I was on a Facebook clock collector page recently and I was intrigued by the work someone had done on a clock that was surely destined for the garbage bin. The transformation was given an apt phrase, “Trash to Treasure” and so I thought I would write about my own experiences resurrecting old clocks.
Preserving the original patina is always the principle goal and I do as much as I can to keep things as they are. However, when the finish has been adversely affected by environmental damage, heat, cold, humidity over the course of many years, as in a couple of examples below, the only course of action is refinishing.
There are times when the only course of action is complete restoration
My grandfather’s clock – partial restoration
This wall clock, my grandfather’s, was given to me by a family relation. It was non-working rusty derelict that was missing some mechanical parts although the movement was largely intact. Moreover, the movement was housed in a chunky homemade plywood case made some 40-50 years ago. I considered what I wanted out of the project and decided that a significant change involving the replacement of the case would take away the character and history of this clock and I therefore chose a subtle transformation.
The above photo shows how the clock was found. This forlorn relic of the past was destined to be thrown away sooner or later and I caught it just in the nick of time.
After a considerable amount of work which I have detailed in this post here is the end result.
Restoration of a Junghans Crisp wall clock – full restoration
The second project produced a more dramatic result. This was the complete restoration of a Junghans Crisp time and strike wall clock circa 1899.
The above photo shows the clock in many pieces and the below photo is the end result after hours of meticulous restoration work. I have written several articles on the steps taken to restore this clock which you can begin by reading here.
The ethics of clock restoration
Consider the heavily allegorated case as in these two following examples. Do you think the patina so important that it should be preserved? Restoration or preservation; these two camps divide collectors and in my view there are times when pursuing the underlying beauty of a clock is the sensible approach and that means restoration.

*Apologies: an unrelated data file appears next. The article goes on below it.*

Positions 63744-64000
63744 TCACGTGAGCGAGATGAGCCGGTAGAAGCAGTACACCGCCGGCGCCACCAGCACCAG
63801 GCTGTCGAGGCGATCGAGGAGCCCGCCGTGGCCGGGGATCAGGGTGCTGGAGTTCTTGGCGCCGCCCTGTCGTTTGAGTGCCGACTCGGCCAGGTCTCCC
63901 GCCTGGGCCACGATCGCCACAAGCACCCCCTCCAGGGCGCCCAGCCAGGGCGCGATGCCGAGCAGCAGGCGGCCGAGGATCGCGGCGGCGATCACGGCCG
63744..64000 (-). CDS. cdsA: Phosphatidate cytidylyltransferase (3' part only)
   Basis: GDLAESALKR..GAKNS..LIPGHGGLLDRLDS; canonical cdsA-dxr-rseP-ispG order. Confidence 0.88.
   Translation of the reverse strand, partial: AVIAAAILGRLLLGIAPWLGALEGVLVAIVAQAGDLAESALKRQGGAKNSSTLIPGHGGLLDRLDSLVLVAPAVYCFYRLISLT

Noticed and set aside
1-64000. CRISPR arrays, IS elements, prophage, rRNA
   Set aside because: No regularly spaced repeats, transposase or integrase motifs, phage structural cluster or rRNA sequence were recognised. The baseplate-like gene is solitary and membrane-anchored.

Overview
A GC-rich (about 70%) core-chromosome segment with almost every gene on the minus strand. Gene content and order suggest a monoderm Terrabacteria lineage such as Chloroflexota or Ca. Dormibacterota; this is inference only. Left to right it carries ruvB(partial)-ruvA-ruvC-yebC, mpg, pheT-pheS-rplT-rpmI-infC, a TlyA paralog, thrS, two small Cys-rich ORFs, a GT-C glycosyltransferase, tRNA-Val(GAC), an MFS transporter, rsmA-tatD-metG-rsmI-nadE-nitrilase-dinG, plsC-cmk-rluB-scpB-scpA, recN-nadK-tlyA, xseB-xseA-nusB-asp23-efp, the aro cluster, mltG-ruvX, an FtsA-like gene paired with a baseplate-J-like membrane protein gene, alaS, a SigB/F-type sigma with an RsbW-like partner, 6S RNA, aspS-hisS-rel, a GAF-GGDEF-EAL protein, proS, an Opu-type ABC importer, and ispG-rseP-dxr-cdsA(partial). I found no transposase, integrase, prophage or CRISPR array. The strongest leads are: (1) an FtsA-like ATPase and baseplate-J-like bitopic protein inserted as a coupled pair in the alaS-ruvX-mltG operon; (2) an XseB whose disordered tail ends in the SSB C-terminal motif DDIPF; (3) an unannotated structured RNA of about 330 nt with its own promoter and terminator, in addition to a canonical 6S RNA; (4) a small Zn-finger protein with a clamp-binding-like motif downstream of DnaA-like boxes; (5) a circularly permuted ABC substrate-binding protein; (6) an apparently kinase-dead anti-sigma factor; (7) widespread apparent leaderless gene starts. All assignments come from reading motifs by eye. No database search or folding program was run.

The ethics of making minor or substantial changes
The ethics of making minor or substantial changes to a clock is an age-old argument between stabilization/conservation vs. what is considered appropriate restoration. Some would argue that making any changes, however minor to any antique or vintage clock takes away from its authenticity. No doubt, among your collection there are clocks that have undergone minor or significant changes over time; a newer dial, replacement gears, newer cabling, new bushings, new trundles, a replacement pendulum bob, a refinished case and an assortment of repairs. Changes to any clock are inevitable over time. Sometimes there are effective repairs which I do not undue because they are part of the history of the clock.
Just how much of your favorite clock is original and is the clock you have today the same as it was when it was first made. I wrote an article on the ship of Theseus exploring this very dilemma.
The ship wherein Theseus and the youth of Athens returned from Crete had thirty oars, and was preserved by the Athenians down even to the time of Demetrius Phalereus, for they took away the old planks as they decayed, putting in new and stronger timber in their places, in so much that this ship became a standing example among the philosophers, for the logical question of things that grow; one side holding that the ship remained the same, and the other contending that it was not the same.
How far do you go to repair, restore or conserve a clock without changing it in a significant way? Does an object like a clock that has had all or most of its components replaced remain fundamentally the same object? Every time I approach a clock project I ask myself these very questions and if possible I choose the least intrusive path.
Sperry and Shaw – preservation
Recently I was working on a Sperry and Shaw 30 hour shelf clock.
The case looked tired. I contemplated stripping and refinishing but I decided against it. Sperry & Shaw chose to use grain-like textures on the softwood sections. Stripping the case would have meant those textures would be permanently lost. Sperry & Shaw evidently chose an obviously inexpensive approach to clock case construction to maximize profit, but despite that fact the clock manages to look attractive.
I chose a less invasive method by applying a light stain and covering it with two coats of shellac prepared in the the traditional way to preserve the original finish. I am pleased with the result.
Preserve, conserve or restore? There are times when it is important to retain the original patina but there are times when the only course of action is complete restoration..
2 thoughts on “Trash to Treasure – when clock restoration is the only option”
Hi, Ron. I couldn’t agree with you more about restoration. I do tend to lean more toward restoration when the case is clearly in rough shape. I prefer trying to return the old clock to as close to original as is reasonable. Brass is my big hot button as you may recall from the Ansonia I showed you. I tell people (sometimes jokingly) that patina is really spelled D I R T !
KEEP UP THE GREAT POSTS.
Thanks Bob. I have an E Ingragam parlour clock that I am just finishing up. Very dirty and it took a while to clean the case but it looks very good. Did not have to do a thing with the movement. It had been professionally serviced and not a lot of running after that. Inspected the movement, oiled it and it is running great.
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